At the 69th IAA Commercial Vehicles show, Volkswagen Commercial Vehicles is five new zero-emission vehicles:the I.D. BUZZ CARGO, ABT e-Transporter, ABT e-Caddy, the Cargo e-Bike and the Crafter HyMotion which is equipped with a hydrogen fuel cell drive system.
I.D. BUZZ CARGO. One month ago, Volkswagen introduced the first new model in its electric mobility campaign, the new e-Crafter, with pre-sales of the electric van beginning this month. The electric campaign is now gaining momentum at the 2018 IAA Commercial Vehicles show. One highlight is the I.D. BUZZ CARGO concept—the first commercial vehicle to be based on the new I.D. Family and the modular electric drive kit (MEB). The vehicle could be launched as soon as 2021.
The I.D. BUZZ was developed jointly by Volkswagen Commercial Vehicles and Volkswagen Passenger Cars. Volkswagen Passenger Cars focused on the van (people carrier) and Volkswagen Commercial Vehicles on the cargo version.
The models can be delivered with different battery sizes according to the vehicles’ intended use and budget. With the MEB it is possible—dependent on battery size and the model concerned—to achieve ranges of about 330 to more than 500 km (as per WLTP). If the transporter covers fairly normal distances in the city on a daily and weekly basis, a lithium-ion battery with an energy capacity of 48 kWh is recommended. If greater range is needed, the energy capacity can be increased up to 111 kWh.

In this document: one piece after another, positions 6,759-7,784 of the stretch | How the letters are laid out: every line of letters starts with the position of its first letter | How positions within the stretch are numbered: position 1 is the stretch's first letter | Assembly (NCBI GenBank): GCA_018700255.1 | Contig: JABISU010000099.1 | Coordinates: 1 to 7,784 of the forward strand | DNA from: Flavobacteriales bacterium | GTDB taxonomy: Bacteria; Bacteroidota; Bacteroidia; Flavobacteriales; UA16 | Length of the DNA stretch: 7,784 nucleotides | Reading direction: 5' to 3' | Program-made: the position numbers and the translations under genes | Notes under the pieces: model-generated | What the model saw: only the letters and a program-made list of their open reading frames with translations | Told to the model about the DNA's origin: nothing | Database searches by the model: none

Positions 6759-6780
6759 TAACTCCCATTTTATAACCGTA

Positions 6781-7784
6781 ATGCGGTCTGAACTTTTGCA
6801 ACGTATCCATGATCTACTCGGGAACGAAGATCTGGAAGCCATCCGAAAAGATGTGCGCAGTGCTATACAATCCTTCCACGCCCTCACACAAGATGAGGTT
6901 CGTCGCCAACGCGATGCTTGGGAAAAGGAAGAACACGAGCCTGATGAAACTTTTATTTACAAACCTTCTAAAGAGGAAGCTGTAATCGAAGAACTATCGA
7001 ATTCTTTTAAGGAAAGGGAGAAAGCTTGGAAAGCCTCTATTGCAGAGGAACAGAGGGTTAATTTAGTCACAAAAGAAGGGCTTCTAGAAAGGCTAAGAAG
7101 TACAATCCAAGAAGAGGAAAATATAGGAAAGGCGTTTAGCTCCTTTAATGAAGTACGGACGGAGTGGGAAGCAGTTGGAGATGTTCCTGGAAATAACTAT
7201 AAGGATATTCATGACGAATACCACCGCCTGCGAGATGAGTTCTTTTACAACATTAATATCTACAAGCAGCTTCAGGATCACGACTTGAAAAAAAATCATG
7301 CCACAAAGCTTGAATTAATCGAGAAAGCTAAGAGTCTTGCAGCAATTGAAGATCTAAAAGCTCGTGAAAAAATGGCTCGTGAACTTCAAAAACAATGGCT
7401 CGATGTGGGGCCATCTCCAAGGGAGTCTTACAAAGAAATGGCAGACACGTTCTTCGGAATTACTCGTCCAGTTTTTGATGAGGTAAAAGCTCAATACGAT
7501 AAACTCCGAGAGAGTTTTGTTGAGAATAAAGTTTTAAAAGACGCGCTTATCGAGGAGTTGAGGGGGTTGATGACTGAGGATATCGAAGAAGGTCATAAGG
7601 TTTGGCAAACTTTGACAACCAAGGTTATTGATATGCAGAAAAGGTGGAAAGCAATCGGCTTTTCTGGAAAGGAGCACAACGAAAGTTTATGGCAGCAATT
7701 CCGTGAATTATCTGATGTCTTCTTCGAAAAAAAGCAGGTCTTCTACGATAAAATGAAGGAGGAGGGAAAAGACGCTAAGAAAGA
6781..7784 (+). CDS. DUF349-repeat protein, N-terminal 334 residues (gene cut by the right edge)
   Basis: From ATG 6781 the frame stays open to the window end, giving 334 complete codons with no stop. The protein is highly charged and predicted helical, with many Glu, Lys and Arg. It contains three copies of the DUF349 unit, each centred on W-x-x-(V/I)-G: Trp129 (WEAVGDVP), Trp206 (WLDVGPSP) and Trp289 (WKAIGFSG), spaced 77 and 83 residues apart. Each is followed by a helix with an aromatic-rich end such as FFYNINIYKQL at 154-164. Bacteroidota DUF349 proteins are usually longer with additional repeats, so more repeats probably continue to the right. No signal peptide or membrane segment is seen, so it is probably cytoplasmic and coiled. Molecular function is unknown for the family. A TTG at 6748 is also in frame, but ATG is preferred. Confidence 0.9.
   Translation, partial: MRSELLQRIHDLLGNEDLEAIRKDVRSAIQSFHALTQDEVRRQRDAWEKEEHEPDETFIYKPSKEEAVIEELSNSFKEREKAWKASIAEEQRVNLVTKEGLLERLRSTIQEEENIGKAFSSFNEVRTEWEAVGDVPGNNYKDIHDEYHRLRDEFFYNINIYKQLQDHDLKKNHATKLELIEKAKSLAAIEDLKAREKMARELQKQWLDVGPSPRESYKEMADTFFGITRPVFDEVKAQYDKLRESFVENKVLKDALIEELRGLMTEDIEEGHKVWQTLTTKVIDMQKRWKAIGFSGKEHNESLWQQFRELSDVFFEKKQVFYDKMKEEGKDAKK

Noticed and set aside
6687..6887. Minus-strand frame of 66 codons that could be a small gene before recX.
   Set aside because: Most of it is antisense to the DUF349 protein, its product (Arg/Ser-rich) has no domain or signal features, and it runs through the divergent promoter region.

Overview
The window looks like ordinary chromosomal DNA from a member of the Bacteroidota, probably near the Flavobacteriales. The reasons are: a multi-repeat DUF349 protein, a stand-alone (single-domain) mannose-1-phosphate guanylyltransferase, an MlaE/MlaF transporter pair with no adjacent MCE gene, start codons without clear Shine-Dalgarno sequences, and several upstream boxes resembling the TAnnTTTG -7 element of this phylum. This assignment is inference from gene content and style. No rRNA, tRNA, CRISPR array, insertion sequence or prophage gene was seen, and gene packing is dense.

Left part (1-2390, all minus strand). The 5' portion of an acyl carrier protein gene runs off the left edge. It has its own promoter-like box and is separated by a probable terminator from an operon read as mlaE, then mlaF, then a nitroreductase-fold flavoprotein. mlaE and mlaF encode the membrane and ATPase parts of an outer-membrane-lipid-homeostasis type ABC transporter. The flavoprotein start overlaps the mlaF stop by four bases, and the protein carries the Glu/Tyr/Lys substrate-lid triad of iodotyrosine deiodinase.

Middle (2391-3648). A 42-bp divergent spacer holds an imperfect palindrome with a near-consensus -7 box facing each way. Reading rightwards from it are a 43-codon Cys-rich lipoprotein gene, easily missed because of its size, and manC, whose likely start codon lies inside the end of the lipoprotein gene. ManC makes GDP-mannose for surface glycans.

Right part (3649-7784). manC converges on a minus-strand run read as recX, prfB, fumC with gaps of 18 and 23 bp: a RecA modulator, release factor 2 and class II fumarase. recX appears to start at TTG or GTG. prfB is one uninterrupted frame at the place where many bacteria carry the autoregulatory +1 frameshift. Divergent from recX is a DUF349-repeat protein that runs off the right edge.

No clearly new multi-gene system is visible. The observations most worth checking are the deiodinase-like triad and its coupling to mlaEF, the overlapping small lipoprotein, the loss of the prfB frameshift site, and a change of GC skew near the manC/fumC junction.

Last year, the company presented the brand’s first all-electric van with the world premiere of the new e-Crafter. (Earlier post.) While the e-Crafter launched as a panel van with an overall length of 5,986 mm and a maximum payload of 1.75 tonnes, the I.D. BUZZ CARGO concept is positioned in the size class beneath the Crafter.
The payload of the concept vehicle is 800 kg; the I.D. BUZZ CARGO is 5,048 mm long, 1,976 mm wide and 1,963 mm tall. Its wheelbase measures 3,300 mm. By the way, the rear overhang was extended by 106 mm, making the cargo version of the I.D. BUZZ significantly longer than the van shown in Detroit.
The electric drive of the I.D. BUZZ CARGO consists mainly of the electric motor with power electronics and 1-speed gearbox integrated into the driven rear axle, the lithium-ion battery and auxiliary units integrated in the front body.
The flow of high-voltage energy between the motor and the battery is controlled by the power electronics. Here, the direct current (DC) stored in the battery is converted into alternating current (AC). A DC/DC converter supplies the on-board electronics with 12 volts.
Volkswagen Commercial Vehicles has combined the battery in the I.D. BUZZ CARGO being presented in Hannover with a 150 kW electric motor. The vehicle’s top speed is electronically limited to 160 km/h. An all-wheel drive system like the one implemented in its sibling model is conceivable.